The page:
The “Second Apology” Tour

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Army photo / Sgt. Michael J. MacLeod

Paratroopers with the 82nd Airborne Division's 1st Brigade Combat Team fire at insurgent forces June 15. The firefight happened on the outskirts of Spedar, a remote village in Afghanistan'€™s Ghazni Province. It would be only the first of several firefights the paratroopers and their Afghan National Army counterparts had that day.

Rajiv Chanrasekaran’s new book, Little America, is making a splash with a pair of lengthy excerpts in the Washington Post (first one here, second here),, and Slate.

Several reviewers, bloggers and tweets have noted that you now hardly need buy the book.  The author, a reporter with the Post, chronicles a litany of dysfunction behind the 2009 Afghanistan “surge.” He sets out the authoritative version of what I’ve called in private conversations the “second apology” for what went wrong in Afghanistan (the first, of course, being the Bush Administration’s “taking their eye off the ball” to push more resources into the Iraq war). The lowlights include:

— A  Marine Corps that influences the process to put the bulk of the troops in the wrong place.

— A USAID that refuses to fund appropriate projects, largely because they can’t hire competent people.

— A State Department whose internal rules keep its people from interacting with the Afghans they are nominally there to help and whose quasi-incarcerated staff begin to act like college sophomores.

— A White House whose security staff is largely unqualified while the few who are get into turf wars with the State Department.

The book’s basic frame: if we had just put the surge troops in the right place, fixed our civilian agencies, made the military and the embassy get along and (an important part of this story that Rajiv under-reports) kept a four-star military commander in place for longer than about a year (the current commander, Marine General John Allen is widely rumored to be leaving Afghanistan shortly for Europe and NATO), then things might be better.

But let’s imagine a world in which the events Rajiv chronicles do not occur.
Let’s imagine a world in which:

— The Marine Corps does not lobby for a specific piece of ground, and instead lets their infantry be placed wherever the ground commander thinks he needs them.

— Let’s imagine that the State Department hires from among America’s best international entrepreneurs and adventurers, then further pushes most of them out of the embassy to remote field sites.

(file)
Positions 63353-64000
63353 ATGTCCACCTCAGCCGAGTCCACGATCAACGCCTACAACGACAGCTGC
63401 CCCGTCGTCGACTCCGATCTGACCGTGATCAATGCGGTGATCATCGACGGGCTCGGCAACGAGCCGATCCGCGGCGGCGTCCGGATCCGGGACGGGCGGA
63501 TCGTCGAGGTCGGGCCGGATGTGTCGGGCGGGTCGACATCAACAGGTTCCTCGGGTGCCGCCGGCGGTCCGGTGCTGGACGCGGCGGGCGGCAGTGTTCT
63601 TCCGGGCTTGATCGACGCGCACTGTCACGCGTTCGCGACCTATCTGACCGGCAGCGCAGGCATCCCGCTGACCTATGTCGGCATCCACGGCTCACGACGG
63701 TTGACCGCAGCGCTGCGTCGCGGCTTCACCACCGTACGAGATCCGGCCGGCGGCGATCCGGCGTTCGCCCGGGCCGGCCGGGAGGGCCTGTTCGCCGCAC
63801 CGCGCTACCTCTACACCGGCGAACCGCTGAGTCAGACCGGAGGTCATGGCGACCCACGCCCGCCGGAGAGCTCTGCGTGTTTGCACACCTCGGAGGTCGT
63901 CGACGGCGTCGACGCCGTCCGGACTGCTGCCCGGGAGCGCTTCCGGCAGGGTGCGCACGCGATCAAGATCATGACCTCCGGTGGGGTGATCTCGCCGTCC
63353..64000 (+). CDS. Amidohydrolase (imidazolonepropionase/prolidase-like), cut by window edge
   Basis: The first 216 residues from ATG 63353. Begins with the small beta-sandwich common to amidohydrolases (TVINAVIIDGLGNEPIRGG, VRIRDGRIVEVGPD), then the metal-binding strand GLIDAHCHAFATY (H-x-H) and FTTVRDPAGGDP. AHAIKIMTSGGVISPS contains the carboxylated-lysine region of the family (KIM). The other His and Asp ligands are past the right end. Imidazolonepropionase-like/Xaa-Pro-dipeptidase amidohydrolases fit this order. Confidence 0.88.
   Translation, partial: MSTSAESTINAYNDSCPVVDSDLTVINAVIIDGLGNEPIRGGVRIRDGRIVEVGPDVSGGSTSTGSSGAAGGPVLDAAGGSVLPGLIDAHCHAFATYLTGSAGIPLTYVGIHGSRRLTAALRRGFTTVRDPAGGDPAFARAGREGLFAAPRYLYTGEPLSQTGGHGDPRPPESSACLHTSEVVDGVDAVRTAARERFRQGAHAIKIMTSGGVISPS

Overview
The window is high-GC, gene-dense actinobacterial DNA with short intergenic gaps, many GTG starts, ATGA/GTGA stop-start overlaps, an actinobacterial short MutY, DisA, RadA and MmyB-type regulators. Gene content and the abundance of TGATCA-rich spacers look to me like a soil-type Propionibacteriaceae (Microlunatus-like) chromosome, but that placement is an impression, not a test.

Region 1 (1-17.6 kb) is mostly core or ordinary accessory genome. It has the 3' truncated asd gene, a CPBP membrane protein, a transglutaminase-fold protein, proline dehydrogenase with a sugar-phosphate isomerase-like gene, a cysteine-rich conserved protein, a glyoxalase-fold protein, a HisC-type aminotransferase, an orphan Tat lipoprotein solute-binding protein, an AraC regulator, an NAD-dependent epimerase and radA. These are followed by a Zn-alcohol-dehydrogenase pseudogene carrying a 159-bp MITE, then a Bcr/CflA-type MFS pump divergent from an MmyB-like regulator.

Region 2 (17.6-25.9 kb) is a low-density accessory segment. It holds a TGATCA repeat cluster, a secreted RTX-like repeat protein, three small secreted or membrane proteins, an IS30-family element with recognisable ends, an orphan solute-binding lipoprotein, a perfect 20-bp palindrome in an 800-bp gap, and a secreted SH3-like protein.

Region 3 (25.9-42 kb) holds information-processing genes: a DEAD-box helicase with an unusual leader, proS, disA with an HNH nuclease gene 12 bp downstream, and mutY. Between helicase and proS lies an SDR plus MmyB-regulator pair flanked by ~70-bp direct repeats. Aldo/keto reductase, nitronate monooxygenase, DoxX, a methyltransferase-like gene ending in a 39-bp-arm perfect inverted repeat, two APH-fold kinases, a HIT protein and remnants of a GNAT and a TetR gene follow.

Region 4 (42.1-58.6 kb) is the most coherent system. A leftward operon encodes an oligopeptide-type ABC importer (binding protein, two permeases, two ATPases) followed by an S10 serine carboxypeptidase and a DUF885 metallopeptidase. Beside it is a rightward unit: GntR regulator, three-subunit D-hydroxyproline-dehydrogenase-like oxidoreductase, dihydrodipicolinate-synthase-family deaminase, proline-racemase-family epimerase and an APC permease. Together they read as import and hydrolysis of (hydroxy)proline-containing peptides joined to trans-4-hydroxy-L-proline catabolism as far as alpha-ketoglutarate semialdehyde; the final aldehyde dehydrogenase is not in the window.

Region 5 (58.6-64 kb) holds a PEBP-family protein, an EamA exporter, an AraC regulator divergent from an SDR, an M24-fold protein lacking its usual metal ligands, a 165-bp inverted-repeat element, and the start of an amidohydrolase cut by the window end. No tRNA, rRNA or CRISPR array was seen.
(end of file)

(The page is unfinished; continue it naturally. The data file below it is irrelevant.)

— And then further allows them to ignore the regional security officers and instead actually do their jobs (as a handful of Rajiv’s characters manage to accomplish despite the restrictions).

— Let’s imagine that USAID has both a strategic vision aligned with ground truth, and contractors who can translate that vision into reality.

— Let’s imagine that the White House had studied up on Afghanistan and was in a position to conduct responsible oversight, and further imagine that the White House and State Department coordinators worked hand-in-hand to advance a common agenda.

— Let’s then finally imagine that a four-star commander appointed in 2009 was neither fired nor sent off to a nominally more important job and was still sitting in Kabul three-plus years later.

Would we be in a different place than we are now?

Or is the stubborn fact that Afghanistan rests near the bottom (172/187) of the Human Development Index a much more relevant fact?  By comparison, Iraq (at 132/187) is two spots higher than India (134/187) I didn’t believe it either—look it up.

It is an open question whether there is sufficient human capital in Afghanistan to accomplish the reforms that United States policy calls for—particularly given the demand for educated Afghans as a) military translators, b) diplomatic translators, c) drivers/translators for contractors, whether private military or construction, and d) “fixers” for journalists that leaves very few to actually do the work of administering the country.

Rajiv’s book essentially echoes the point that a co-author and I made not long ago. We may need to engage in an Afghanistan-like nation building exercise again, so we should get better at it. And it’s hard to argue with a call for basic competence and adopting a “first do no harm” ethic. But what if the real lesson is one about the limits of American power—whether “hard,” “soft,” “smart,” or otherwise?  At least in this particular case, it may be that there simply is not enough “raw material” to “refine” into a modern nation state.

You can’t make something out of nothing.

Perhaps the real lesson of Afghanistan is less one about American incompetence (as real as that may be) and more one about the intractable nature of some problems.

Douglas A. Ollivant is a Senior Natural Security Fellow at the New America Foundation.   A former Iraq Director at the National Security Council, he spent two years in Iraq before retiring from the Army, then a year in Afghanistan as a Senior Counterinsurgency Advisor.  He is a graduate of the Army’s School of Advanced Military Studies and holds a Ph.D. in Political Science from Indiana University.